Another problem is when IT presents their cloud centers or private co-located data centers as a cloud. In this case, the potential value of the cloud will be diminished to the very narrow list of advantages. Most of them will be around “cost” structure of the cloud solution. Also, this strategy won’t allow to use the real value of scaling up with the cloud.

What is my conclusion? Cloud has a potential. However, as every new technology (and not only technology) it can be over-hyped and diminished by wrong implementations. It is important for companies experimenting with the cloud technologies not to be trapped into using “the cloud” as a marketing term as well as to apply “old software projects” under a new sauce. Just my thoughts…

Best, Oleg


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  • Craig Rode

    Well one thing we know is that PLM in the cloud won’t look like PLM in the datacenter or on the server. That’s probably all we know.
    To begin with, PLM has so many meanings as to make the (phrase? acronym?) almost useless. Are we discussing PDM? BOM management? Requirements management? Workflow?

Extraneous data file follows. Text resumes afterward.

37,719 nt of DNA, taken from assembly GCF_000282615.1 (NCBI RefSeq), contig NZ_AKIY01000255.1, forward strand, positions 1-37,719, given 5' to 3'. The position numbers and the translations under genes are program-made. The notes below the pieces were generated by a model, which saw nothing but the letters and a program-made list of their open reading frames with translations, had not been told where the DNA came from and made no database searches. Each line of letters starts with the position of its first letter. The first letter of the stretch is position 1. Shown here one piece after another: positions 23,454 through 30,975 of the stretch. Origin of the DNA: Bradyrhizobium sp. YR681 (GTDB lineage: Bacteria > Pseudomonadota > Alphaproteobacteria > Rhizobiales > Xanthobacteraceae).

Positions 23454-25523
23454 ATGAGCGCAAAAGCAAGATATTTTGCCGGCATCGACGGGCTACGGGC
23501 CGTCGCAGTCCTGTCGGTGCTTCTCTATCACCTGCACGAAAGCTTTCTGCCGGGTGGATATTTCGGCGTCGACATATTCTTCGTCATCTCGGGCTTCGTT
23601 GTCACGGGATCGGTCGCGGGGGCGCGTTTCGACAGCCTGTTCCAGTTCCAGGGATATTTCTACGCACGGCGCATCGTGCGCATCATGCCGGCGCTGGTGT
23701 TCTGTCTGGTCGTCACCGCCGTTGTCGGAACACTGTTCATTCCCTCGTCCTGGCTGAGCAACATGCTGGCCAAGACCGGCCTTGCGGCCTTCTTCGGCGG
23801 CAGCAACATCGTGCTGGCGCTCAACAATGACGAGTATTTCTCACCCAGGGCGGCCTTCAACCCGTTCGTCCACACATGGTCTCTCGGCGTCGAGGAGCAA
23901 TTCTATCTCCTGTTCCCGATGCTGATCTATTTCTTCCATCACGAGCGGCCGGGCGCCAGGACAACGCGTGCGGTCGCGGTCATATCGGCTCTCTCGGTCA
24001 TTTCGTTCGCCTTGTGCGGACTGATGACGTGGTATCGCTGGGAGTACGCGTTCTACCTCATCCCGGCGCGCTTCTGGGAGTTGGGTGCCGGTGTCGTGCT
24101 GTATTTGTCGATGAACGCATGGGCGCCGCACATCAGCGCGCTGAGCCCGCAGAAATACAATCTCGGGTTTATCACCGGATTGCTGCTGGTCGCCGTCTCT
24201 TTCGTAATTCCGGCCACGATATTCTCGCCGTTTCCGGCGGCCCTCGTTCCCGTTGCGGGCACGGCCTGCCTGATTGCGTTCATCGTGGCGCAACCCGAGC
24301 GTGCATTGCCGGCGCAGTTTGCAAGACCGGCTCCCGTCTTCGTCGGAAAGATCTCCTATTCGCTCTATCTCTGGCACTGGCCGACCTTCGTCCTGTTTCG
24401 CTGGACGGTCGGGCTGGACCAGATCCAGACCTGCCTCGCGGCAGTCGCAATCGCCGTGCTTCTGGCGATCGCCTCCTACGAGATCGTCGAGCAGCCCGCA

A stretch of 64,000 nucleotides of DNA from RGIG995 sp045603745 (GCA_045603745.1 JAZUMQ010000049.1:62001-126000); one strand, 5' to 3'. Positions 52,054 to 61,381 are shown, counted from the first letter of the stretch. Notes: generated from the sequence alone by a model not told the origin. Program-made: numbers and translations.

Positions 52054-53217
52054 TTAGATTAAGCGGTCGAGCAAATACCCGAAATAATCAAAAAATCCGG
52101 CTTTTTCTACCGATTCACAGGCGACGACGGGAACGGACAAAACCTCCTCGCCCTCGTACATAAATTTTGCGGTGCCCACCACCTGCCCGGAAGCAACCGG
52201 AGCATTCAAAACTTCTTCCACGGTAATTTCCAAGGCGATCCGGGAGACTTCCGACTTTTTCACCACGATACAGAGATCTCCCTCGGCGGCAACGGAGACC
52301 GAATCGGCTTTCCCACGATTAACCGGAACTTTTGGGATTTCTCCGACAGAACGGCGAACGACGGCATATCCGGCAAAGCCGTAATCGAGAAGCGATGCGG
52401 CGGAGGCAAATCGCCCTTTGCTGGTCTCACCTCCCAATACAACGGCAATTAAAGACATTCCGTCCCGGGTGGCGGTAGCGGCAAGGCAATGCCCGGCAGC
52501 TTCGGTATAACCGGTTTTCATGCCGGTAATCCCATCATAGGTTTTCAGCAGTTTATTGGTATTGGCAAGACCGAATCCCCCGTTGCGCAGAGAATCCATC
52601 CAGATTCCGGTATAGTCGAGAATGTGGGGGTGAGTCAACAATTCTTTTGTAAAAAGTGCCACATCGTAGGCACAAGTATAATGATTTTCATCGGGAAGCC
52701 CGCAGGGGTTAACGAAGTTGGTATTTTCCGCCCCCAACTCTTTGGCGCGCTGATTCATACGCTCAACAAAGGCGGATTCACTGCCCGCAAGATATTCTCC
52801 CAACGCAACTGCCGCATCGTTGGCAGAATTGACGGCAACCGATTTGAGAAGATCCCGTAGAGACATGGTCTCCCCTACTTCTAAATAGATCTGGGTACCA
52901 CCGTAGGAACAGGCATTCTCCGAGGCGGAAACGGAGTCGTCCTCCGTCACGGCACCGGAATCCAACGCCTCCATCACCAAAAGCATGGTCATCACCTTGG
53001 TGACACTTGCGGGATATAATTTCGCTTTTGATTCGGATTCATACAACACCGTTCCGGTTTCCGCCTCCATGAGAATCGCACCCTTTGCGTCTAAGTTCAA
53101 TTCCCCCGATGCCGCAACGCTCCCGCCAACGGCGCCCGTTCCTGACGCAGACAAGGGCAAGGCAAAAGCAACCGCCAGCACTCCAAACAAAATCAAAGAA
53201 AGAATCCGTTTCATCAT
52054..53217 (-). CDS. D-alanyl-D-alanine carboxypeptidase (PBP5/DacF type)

To further the confusion “cloud” has almost as many meanings. Private cloud? Public cloud? Software as a Service? Platform as a Service? Infrastructure as a service?

    With so many variables it’s crazy to make any predictions about the future.

    One thing we DO know: Everytime there’s a new technology it’s viewed in terms of old technology (hence the phrase “horseless carriage”) and the eventual uses are not seen right away. When computers where first used to automate business practices like bookkeeping, who imagined solid modeling and CFD? When the internet was first used as a file transfer mechanism, who imagined eBay, Youtube, or Facebook?